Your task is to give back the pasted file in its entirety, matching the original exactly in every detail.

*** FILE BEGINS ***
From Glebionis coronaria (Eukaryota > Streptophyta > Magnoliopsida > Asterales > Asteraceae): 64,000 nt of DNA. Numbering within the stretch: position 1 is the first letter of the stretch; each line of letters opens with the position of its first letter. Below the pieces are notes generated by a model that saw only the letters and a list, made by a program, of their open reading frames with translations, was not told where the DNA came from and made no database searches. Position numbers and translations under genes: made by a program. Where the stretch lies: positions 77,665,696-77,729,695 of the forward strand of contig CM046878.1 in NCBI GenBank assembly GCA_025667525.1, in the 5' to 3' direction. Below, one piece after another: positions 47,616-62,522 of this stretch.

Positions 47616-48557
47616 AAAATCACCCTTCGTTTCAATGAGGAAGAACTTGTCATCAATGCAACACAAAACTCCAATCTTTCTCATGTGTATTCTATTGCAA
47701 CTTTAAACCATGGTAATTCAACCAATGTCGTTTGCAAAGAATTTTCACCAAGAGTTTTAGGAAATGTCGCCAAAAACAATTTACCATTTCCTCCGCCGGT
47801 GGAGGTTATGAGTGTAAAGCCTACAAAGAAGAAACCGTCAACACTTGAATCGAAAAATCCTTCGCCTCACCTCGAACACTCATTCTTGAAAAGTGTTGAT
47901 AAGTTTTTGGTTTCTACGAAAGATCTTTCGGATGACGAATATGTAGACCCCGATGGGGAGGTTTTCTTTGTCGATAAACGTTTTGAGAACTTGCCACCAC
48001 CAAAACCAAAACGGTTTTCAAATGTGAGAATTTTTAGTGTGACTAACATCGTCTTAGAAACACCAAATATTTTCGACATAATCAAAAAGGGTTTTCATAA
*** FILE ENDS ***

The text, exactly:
From Glebionis coronaria (Eukaryota > Streptophyta > Magnoliopsida > Asterales > Asteraceae): 64,000 nt of DNA. Numbering within the stretch: position 1 is the first letter of the stretch; each line of letters opens with the position of its first letter. Below the pieces are notes generated by a model that saw only the letters and a list, made by a program, of their open reading frames with translations, was not told where the DNA came from and made no database searches. Position numbers and translations under genes: made by a program. Where the stretch lies: positions 77,665,696-77,729,695 of the forward strand of contig CM046878.1 in NCBI GenBank assembly GCA_025667525.1, in the 5' to 3' direction. Below, one piece after another: positions 47,616-62,522 of this stretch.

Positions 47616-48557
47616 AAAATCACCCTTCGTTTCAATGAGGAAGAACTTGTCATCAATGCAACACAAAACTCCAATCTTTCTCATGTGTATTCTATTGCAA
47701 CTTTAAACCATGGTAATTCAACCAATGTCGTTTGCAAAGAATTTTCACCAAGAGTTTTAGGAAATGTCGCCAAAAACAATTTACCATTTCCTCCGCCGGT
47801 GGAGGTTATGAGTGTAAAGCCTACAAAGAAGAAACCGTCAACACTTGAATCGAAAAATCCTTCGCCTCACCTCGAACACTCATTCTTGAAAAGTGTTGAT
47901 AAGTTTTTGGTTTCTACGAAAGATCTTTCGGATGACGAATATGTAGACCCCGATGGGGAGGTTTTCTTTGTCGATAAACGTTTTGAGAACTTGCCACCAC
48001 CAAAACCAAAACGGTTTTCAAATGTGAGAATTTTTAGTGTGACTAACATCGTCTTAGAAACACCAAATATTTTCGACATAATCAAAAAGGGTTTTCATAA